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O.J. Simpson files appeal in Palace Station robbery case


O.J. Simpson is asking the Nevada Supreme Court to reverse a judge’s ruling denying him a new trial in a 2007 robbery case, in an appeal filed in the wee hours Thursday.

Simpson is in the midst of serving a nine- to 33-year prison term after he was convicted of 10 charges for robbing two men of sports memorabilia in September 2007. He argued he was simply recovering his own property, including photographs, when he went to the Palace Station hotel room.

The appeal motion, written by defense lawyer Patricia Palm, is longer than the Supreme Court allows by about 5,000 words. The high court must approve the longer version, which it has done in the past in other cases.

Normally appeals are immediately posted on the Supreme Court’s website for public review, but Simpson’s had not posted Thursday because of the length.

The appeal has more than 30 appendices to it, the Supreme Court’s website shows.

In November, Judge Linda Bell rejected the notorious former football player’s contention that his trial lawyer in the robbery case, Yale Galanter, was ineffective, had financial and legal conflicts and misadvised the 66-year-old inmate.

Bell’s ruling came six months after a week-long hearing where Simpson testified Galanter told him he could legally take his property back and would represent him for free.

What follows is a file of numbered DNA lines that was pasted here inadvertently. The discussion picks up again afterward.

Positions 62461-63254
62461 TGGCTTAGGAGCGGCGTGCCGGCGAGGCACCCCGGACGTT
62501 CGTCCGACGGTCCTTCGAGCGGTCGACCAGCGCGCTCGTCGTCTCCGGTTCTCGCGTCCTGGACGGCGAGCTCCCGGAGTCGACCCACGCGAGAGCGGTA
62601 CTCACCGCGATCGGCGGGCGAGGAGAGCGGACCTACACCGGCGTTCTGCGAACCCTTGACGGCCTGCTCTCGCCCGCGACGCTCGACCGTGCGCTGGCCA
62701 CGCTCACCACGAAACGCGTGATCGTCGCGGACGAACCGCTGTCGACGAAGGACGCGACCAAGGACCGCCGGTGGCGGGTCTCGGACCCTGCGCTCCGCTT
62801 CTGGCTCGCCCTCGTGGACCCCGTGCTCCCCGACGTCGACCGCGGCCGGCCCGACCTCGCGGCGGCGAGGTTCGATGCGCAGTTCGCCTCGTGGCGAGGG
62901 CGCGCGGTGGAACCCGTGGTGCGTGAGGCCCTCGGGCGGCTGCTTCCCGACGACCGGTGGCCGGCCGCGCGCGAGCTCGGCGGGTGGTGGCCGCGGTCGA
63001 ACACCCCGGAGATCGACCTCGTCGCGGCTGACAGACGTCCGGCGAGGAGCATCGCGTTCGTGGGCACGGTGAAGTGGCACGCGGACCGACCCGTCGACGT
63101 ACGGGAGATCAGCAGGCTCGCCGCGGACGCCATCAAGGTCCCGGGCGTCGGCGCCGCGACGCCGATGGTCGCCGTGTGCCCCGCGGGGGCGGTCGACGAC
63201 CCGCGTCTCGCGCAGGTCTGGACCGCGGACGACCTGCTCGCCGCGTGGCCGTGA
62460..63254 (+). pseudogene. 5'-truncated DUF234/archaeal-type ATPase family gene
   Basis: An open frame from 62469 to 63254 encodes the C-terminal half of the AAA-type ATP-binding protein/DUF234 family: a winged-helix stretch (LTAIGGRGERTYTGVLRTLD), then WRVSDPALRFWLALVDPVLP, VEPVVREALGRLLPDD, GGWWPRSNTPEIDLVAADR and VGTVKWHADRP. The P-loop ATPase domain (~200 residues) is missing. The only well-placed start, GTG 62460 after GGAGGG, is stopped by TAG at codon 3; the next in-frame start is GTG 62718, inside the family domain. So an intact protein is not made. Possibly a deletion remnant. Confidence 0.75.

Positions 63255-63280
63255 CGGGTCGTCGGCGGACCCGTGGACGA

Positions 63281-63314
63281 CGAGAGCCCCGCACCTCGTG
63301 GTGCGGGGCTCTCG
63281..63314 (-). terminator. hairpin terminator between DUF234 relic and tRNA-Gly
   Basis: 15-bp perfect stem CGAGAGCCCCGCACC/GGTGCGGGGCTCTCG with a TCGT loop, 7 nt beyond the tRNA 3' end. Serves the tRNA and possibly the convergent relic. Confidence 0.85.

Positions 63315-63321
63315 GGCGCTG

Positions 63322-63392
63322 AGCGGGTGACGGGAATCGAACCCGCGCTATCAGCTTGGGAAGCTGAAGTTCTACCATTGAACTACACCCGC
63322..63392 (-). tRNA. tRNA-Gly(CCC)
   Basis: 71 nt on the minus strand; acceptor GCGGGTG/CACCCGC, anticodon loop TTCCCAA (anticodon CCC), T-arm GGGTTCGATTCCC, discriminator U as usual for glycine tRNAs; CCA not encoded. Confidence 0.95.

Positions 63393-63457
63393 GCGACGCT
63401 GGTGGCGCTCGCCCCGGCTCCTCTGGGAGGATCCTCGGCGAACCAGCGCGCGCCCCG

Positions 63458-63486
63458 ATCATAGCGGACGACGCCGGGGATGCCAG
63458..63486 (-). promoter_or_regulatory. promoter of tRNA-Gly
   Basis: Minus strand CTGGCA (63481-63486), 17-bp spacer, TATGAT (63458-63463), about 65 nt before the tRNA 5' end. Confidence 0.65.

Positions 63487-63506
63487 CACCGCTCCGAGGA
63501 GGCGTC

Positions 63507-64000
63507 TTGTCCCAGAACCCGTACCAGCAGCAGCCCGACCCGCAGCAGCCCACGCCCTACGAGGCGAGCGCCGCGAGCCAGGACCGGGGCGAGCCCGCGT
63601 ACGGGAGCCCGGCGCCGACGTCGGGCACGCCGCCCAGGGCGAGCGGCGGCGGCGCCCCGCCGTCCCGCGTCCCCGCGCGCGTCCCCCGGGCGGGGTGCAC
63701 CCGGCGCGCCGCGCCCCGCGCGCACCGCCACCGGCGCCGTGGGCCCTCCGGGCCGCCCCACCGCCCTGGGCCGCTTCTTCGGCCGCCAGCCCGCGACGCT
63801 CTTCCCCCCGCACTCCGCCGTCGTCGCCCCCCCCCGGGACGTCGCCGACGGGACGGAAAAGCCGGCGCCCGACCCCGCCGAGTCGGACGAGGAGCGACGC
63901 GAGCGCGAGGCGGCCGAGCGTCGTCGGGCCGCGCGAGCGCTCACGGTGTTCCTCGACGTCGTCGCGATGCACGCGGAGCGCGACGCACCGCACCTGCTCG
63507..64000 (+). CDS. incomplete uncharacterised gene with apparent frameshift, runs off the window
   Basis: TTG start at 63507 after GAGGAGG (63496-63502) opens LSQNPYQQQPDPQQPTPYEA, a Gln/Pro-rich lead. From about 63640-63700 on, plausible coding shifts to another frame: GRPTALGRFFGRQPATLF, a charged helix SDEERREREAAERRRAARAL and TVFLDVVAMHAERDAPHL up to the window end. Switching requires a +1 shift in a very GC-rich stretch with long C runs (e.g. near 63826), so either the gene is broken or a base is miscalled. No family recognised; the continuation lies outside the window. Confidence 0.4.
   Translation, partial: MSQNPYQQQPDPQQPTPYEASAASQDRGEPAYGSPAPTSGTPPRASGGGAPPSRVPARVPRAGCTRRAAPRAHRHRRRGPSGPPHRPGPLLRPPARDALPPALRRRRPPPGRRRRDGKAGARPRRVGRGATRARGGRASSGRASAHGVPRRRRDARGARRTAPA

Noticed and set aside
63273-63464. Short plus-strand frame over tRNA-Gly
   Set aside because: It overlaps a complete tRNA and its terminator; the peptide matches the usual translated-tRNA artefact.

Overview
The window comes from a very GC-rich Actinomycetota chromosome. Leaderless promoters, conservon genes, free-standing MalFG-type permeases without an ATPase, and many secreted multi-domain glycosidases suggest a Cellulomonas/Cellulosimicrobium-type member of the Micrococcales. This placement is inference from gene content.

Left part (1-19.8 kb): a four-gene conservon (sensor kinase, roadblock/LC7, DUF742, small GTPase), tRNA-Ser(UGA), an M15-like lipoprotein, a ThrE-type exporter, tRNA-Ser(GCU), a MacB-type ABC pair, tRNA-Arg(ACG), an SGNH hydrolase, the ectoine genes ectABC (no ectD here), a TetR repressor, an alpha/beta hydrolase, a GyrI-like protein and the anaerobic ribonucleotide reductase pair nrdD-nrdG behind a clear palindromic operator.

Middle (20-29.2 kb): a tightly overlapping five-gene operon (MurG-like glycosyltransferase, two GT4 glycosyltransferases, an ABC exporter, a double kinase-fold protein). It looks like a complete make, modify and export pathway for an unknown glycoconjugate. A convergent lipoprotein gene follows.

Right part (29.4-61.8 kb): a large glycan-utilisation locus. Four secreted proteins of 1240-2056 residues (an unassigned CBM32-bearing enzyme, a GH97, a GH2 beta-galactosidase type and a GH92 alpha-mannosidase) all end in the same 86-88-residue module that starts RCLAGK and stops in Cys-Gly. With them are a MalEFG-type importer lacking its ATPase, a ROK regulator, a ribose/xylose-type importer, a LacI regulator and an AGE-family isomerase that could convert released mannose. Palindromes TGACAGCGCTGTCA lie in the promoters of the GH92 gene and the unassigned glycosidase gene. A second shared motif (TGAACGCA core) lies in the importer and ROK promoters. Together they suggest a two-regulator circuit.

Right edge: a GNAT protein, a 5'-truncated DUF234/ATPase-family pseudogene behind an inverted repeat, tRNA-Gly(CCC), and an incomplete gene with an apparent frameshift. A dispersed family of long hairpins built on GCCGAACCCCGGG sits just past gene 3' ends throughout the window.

“All grounds in the petition lack merit and, consequently are denied,” Bell said in a 100-page decision.

Bell ruled Simpson “failed to demonstrate that counsel experienced an actual conflict of interest that substantially impacted counsel’s performance at trial … that the State withheld exculpatory evidence … that appellate and trial counsel were ineffective or that any deficient performance by counsel resulted in prejudice,” the ruling stated.

In her ruling, Bell said the evidence was overwhelming against Simpson and that there was no indication that it was a close verdict.

Meanwhile, Simpson is in the midst of serving one to six years on a weapons enhancement for the kidnapping count. He has four to 18 years left on his prison term on the remaining counts.

Simpson is imprisoned at Lovelock Correctional Center, about 100 miles northeast of Reno.

Inmate #1027820 has had a “positive record,” the Nevada Board of Parole Commissioners said in July, which included his participation in parole programs.

Following his Hall of Fame professional football career, Simpson became one of the most popular former athletes in America, regularly hawking products in humorous TV commercials or starring in movies, such as “The Naked Gun.”

That is, until Simpson was acquitted by a Los Angeles jury in 1995 of the 1994 deaths of his wife, Nicole Brown Simpson, and Ronald Goldman in what was dubbed “the trial of the century.”

Testimony at the May hearing revealed that most of the items taken in the 2007 robbery were found to be the football player’s. The items were returned to Simpson and, unless sold, were not subject to satisfy a $33.5 million civil judgment against him for the deaths of his ex-wife and Goldman.

Contact reporter Francis McCabe at fmccabe@reviewjournal.com or 702-380-1039. Find him on Twitter: @fjmccabe

 

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